Today’s Joanna Page is David Copperfield, in which she played Dickensian femme fatale Dora Spenlow – her first big role if you ignore the important part of “Servant” (not to be confused with “Servant” or indeed “Servant”) in Mike Figgis’ somewhat dry and empty yet sexed-up Strindberg adaptation Miss Julie. David Copperfield and Miss Julie mark the beginning of her costume drama period, which includes The Cazalets, To The Ends of the World, The Lost World and, of course, Aladdin at the Old Vic with Sir Ian McKellen, where she played ‘Panky’.
Dickens and I never used to get on together. Sure, everyone loves A Christmas Carol: that’s a truism. But after struggling manfully with Bleak House at school and my mother’s copy of Pickwick Papers at home, I decided I didn’t like him – too florid, the characters too grotesque and the Kingsley-esque character naming a major irritant.
But David Copperfield changed all that and we’ve never looked back. I’m going to rabbit on more about it after the break, to save you from spoilers, although the book’s 160 years old now – is that the longest ‘spoiler warning’ I’ve given so far?
David Copperfield is Dickens’ most autobiographical piece and you pretty much have to be dead inside not to to have your tears jerked by it at one point or another.
David Copperfield, despite being born just after his father’s death, has a wonderful childhood with his widowed mother, Clara (Emilia Fox in this BBC adaptation), and her friend and servant (Pauline Quirke) – who’s also called Clara but referred to by everyone as Peggotty to avoid confusion.
However, Clara marries a man called Edward Murdstone (Trevor Eve), a harsh disciplinarian who eventually decides the previously happy child needs to be sent away to school to be taught how not to enjoy himself. After Clara dies, Murdstone decides to top this by sending David away to work in a factory.
Slowly, David picks his life up. He runs away to Dover to stay with his aunt, who finds him a place with a solicitor called Wickfield; there he meets his childhood friend Agnes. As an adult, he becomes a clerk – and aspiring writer – and meets Dora Spenlow, with whom he falls in love instantly and eventually marries.
Tragedy befalls the couple when Dora miscarries and becomes an ill, never recovering and finally dying. David travels, achieves success as a writer, before eventually returning after realising that he loves Agnes. And they live happily ever after.
Was it any good?
Ooh. Tricky question. Many argue that David Copperfield is a strong enough story that it transcends any failings in the adaptation. And there are quite a few failings in the acting department.
A very young Daniel Radcliffe turns in a great performance (better than his later appearance in Harry Potter and The Philosopher’s Stone, in fact), as do Emilia Fox, Joanna Page and the rest of the then-minor names. But they’re in a bit of a minority here. Armed with a full range of ‘characters’ to ham up, Maggie Smith (David’s Aunt), Bob Hoskins (Mr Micawber) and even the normally reliable Trevor Eve (Murdstone) reach for the luncheon meat with alacrity.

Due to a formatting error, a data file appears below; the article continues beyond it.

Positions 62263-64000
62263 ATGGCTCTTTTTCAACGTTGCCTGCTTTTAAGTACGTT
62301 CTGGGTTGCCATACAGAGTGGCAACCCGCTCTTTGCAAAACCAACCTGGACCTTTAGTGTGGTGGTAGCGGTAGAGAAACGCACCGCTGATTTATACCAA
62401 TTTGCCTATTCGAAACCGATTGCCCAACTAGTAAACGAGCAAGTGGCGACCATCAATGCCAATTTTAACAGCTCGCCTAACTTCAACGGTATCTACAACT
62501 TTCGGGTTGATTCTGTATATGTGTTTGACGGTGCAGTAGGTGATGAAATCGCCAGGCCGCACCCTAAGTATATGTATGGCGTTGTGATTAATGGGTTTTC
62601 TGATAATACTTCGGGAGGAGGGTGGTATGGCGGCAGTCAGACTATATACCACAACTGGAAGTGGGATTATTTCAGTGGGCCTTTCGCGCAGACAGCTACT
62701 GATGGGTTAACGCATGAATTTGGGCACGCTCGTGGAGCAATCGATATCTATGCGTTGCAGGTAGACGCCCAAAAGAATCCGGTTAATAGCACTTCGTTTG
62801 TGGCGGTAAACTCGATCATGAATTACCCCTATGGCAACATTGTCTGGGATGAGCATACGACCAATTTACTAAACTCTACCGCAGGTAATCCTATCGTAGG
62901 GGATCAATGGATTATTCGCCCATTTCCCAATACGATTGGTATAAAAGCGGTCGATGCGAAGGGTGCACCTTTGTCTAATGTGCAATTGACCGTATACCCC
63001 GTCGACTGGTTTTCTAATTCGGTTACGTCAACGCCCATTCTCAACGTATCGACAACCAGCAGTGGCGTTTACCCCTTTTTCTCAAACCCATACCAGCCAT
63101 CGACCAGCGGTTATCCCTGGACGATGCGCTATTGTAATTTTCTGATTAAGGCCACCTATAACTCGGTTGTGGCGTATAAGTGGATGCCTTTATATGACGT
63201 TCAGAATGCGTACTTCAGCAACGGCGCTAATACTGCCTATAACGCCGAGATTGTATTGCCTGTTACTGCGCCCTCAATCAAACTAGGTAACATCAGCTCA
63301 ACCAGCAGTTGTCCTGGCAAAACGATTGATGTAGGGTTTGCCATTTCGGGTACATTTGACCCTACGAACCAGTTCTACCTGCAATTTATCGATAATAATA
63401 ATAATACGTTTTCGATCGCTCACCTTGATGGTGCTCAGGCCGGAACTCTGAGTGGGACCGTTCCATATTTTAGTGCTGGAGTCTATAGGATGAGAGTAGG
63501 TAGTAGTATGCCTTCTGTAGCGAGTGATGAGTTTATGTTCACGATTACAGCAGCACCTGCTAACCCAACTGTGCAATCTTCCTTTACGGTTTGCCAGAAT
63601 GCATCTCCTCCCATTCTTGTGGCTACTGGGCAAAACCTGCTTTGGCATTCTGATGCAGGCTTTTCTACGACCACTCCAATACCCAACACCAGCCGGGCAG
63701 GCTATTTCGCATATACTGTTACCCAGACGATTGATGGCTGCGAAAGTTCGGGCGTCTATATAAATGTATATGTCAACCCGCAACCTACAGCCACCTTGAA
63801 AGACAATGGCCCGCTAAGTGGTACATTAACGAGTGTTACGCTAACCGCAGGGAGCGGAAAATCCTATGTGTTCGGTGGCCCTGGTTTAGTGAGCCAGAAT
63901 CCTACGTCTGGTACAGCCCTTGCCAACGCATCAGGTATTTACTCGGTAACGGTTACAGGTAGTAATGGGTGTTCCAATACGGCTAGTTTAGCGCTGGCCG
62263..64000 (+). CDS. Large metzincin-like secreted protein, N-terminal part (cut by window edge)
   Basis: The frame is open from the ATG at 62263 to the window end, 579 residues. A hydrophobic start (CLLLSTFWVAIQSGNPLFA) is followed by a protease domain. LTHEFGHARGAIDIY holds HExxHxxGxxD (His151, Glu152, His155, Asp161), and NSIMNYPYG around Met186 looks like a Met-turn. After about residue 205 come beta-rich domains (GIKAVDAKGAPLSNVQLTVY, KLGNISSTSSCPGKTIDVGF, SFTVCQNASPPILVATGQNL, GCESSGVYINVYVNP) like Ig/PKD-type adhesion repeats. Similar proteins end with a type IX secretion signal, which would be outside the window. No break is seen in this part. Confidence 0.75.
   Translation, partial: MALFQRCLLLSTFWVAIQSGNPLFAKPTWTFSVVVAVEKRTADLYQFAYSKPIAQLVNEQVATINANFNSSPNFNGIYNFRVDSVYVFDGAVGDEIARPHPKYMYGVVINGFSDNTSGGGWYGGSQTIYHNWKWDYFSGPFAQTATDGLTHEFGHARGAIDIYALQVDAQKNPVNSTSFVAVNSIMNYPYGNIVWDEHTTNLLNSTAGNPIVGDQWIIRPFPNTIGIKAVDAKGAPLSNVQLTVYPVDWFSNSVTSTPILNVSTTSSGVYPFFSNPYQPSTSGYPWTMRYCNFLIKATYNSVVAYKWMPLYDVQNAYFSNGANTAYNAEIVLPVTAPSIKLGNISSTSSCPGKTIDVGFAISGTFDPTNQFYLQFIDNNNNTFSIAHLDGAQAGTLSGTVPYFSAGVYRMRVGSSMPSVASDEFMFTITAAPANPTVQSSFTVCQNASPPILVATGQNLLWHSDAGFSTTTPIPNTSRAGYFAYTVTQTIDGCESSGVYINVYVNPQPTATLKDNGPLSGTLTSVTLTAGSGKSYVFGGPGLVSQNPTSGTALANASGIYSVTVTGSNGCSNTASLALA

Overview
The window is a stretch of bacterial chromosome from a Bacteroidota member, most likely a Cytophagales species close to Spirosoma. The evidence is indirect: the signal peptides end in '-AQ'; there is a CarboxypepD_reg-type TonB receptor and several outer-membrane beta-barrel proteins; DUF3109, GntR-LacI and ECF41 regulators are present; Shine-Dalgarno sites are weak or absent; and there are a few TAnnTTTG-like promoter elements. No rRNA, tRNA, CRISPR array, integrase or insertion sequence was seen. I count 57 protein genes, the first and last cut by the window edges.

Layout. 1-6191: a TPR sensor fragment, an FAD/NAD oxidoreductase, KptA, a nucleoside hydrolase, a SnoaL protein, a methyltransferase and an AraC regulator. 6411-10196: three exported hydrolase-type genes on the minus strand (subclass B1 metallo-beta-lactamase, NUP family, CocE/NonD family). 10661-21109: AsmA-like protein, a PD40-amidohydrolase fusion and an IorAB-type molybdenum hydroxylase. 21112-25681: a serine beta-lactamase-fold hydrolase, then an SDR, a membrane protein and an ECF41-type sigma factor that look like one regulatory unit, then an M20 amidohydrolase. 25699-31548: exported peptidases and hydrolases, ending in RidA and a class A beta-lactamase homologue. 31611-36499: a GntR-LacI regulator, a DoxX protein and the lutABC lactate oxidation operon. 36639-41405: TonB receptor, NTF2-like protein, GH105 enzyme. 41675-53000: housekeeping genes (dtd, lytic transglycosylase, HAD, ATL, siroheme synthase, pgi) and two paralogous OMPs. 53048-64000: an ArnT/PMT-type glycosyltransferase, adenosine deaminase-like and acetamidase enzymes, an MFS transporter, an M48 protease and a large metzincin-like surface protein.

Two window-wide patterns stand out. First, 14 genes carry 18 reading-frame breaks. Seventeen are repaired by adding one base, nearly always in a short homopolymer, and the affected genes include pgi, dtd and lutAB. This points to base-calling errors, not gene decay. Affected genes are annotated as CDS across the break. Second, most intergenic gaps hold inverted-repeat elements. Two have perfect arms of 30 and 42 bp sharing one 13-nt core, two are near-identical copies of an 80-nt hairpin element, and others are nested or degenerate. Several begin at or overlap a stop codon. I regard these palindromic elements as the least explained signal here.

For the most part though, roles are handed over to comic actors like Pauline Quirke (Peggotty), Dawn French (David’s landlady) and Nicholas Lyndhurst (Uriah Heap). Appropriate in some instances, it does still feel like a set of caricatures rather than proper performances. And if it were a particularly comic story, that might have worked. But it’s not.
All the same, the script is fine and Dickensian and the source material is strong enough to transcend the failings. I blubbered anyway – Dora and Jib dying at the same time, with Dora gallantly wishing her husband a better wife than she? Way harsh.
Now I did describe Dora as Dickensian femme fatale, which needs a certain degree of justification. Certainly, if you go by the traditional definition of a woman who seduces the hero with her sexuality, you’re on to a loser with Dickens. Sexuality just ain’t there: men fall for women’s great beauty while they sit asexually on their pedestals, the dominant portrayal in (respectable) literature of the time.
Probably the closest to a true femme fatale is Estella in Great Expectations, but she spends the whole time saying she can’t fall in love or have feelings because of the way Miss Faversham has raised her. Not exactly luring, is it?
But if you’re a Joseph Campbell’s ‘Hero’s Journey’ kind of a person – and then weld that on to the ‘Bildungsroman’ that is David Copperfield – then it’s clear that on David’s path to the true end prize of happiness and Agnes, Dora is the woman who leads him off the right path, making her a femme fatale. Agnes, who embodies Dickens’ answer to the Victorian dilemma over marrying for money versus marrying for love (it should be for love), is David’s equal, whereas Dora is more childlike and, worst of all in Dickens’ eyes, a poor housekeeper.
Nevertheless, since it is semi-autobiographical, this isn’t a clear black and white differentiation. Dora was based on a woman Dickens fell for but whose father forbade him from marrying – something Dickens obviously would have liked in his heart, even if his mind says otherwise. While it’s clear Agnes is the correct choice for David, Dora is by no means a bad choice and the two are relatively content, once David adjusts some of his notions. It’s eventually only death that separates them.
Anyway, enough of my rabbiting on. Time for some pictures of lovely Joanna Page as the lovely Dora, a behind-the-scenes video of the adaptation, and best of all, her entrance as Dora – which is enough to make Copperfield fall in love with her at first sight.
BTW, you’ve got to give some degree of kudos to a Welsh actress who has to sing French songs with an English accent, at the very least.
Next time: A very brief “Joanna Page” in which ITV tries to mess with our heads by putting her in naval uniform and making her a boxer for Making Waves.